Climate change denial has plagued the planet for decades, flying in the face of overwhelming scientific evidence. Fossil fuel interests, their lobbyists, and the politicians who listen to them and take their money in campaign funds are well practised in obfuscating the issue for the public, convincing them that it is actually the climate change lobby who have a vested interest, propagating the myth of our self-inflicted doom for research grants and wind farm money.
NASA now makes very easy-to-understand videos showing polar ice caps decreasing in the Arctic Circle, which is demonstrably heating up at twice the speed as the rest of the world. One 2013 paper found that ‘since 1975 there has been a substantial and observable regional and global increase in the proportion of Category 4–5 hurricanes of 25–30 percent per °C of anthropogenic global warming.’ So there really is no excuse.
Supply chain leaders, in particular, need to be especially vigilant, as what they do can have such a profound impact on global warming. This is something that most have realized. In a survey released last year by SCM World, 54% of 1,018 supply chain professionals who responded said they believed their supply chains played a ‘substantial role in ensuring long-term environmental sustainability.’ Almost all of the rest said supply chains played a ‘limited but meaningful role’ in tackling sustainability, and just 3% said it had no impact.
The threat posed by the supply chain comes largely through emissions from transporting products throughout the chain, packaging, raw material extraction, and the mechanical, chemical or thermal conversion in manufacturing processes.
Supply chain managers must become climate change leaders in their organization. They need to implement wide-reaching change to ensure an organizational culture that embraces clean energy and other climate solutions. In order to achieve this, there are several policies they can put in place.
One is providing supply chain partners with questionnaires around their carbon emissions. This is a tactic employed by 75% of FTSE100 companies, who, according to sustainability consultancy Carbon Clear, either provide a questionnaire about carbon emissions for their suppliers or consider carbon emissions as part of their procurement policy.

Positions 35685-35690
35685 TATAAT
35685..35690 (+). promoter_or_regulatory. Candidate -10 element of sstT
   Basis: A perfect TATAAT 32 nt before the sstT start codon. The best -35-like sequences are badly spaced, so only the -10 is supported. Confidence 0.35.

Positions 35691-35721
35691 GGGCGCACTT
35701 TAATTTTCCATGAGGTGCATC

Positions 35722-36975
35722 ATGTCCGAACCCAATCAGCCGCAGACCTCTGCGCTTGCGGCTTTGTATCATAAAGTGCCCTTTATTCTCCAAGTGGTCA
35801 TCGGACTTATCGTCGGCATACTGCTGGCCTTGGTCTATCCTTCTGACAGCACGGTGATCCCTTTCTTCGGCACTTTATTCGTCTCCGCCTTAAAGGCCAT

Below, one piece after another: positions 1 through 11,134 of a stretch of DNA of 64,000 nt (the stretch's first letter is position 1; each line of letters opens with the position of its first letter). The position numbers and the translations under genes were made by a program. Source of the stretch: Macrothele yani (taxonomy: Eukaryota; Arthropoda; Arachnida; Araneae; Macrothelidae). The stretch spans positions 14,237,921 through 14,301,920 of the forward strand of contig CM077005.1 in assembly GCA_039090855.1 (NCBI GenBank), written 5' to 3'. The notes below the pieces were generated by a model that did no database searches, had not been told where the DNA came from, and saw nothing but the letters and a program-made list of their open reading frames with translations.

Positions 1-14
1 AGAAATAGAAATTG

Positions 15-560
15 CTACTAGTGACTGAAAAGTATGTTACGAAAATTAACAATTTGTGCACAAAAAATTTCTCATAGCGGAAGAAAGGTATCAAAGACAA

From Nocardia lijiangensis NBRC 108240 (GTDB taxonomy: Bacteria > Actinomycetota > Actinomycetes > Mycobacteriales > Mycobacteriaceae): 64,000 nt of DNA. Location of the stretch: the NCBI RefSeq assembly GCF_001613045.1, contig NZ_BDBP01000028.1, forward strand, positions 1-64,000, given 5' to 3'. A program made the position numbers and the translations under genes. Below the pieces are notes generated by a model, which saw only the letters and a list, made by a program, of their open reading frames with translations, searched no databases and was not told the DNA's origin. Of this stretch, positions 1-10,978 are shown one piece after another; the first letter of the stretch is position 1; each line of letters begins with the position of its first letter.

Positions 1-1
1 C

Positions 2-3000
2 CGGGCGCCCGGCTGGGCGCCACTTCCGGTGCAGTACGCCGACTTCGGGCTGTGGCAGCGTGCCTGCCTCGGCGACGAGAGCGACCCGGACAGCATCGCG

Another way of helping this process is putting targets in place and clearly communicating them down the chain. Whether these targets are being met must be regularly reported by all members of the chain in order to maintain motivation. Tackling carbon emissions requires an holistic approach, and a carefully considered plan that is put in place throughout the chain.
One company making a real effort is Timberland. They have unveiled a raft of environmental goals they’re aiming to achieve by 2020. These include a commitment to sourcing 50% of energy used in its facilities from renewable sources, for 100% of their footwear products to include some recycled, organic, or renewable material, and their clothing to be made using 100% organic material. Their 2015 sustainability report showed that they are close to achieving many of these - 84% of their footwear included at least one material containing recycled, organic or renewable content, up from 72% in 2014, while 98% of Timberland footwear was PVC-free in 2015.
Others have been equally driven when it comes to meeting their goals. Unilever, for example, has committed to a complete elimination of non-hazardous waste to landfill, while Coca Cola has pledged 100% water replenishment in bottling operations.
These are all admirable targets, but it’s clear organizations need to go further and it is still an issue many are either underestimating or outright denying exists. But it’s not just the planet that will benefit. According to Accenture, nearly 40% of members of the UK-based Carbon Disclosure Project supply chain program have reported financial savings as a result of their emissions reduction activities, while over a third have benefited from new revenue streams or from savings gained from their suppliers’ carbon reduction activities.’ Bloomberg, meanwhile, found that, ‘stocks of companies that take climate change seriously beat the wider market by almost 10%’. Furthermore, the 187 companies rated by the non-profit Carbon Disclosure Project’s as on the ’A List’ when it comes to fight climate change, saw their stock prices outperform the Bloomberg World Index by 9.6% between 2010-14. And all of this is before you’ve even got to the good PR that comes as a result of being able to say that your supply chain in sustainable. Besides, if the whole world floods, shipping costs will soar. And nobody wants to pay higher shipping costs.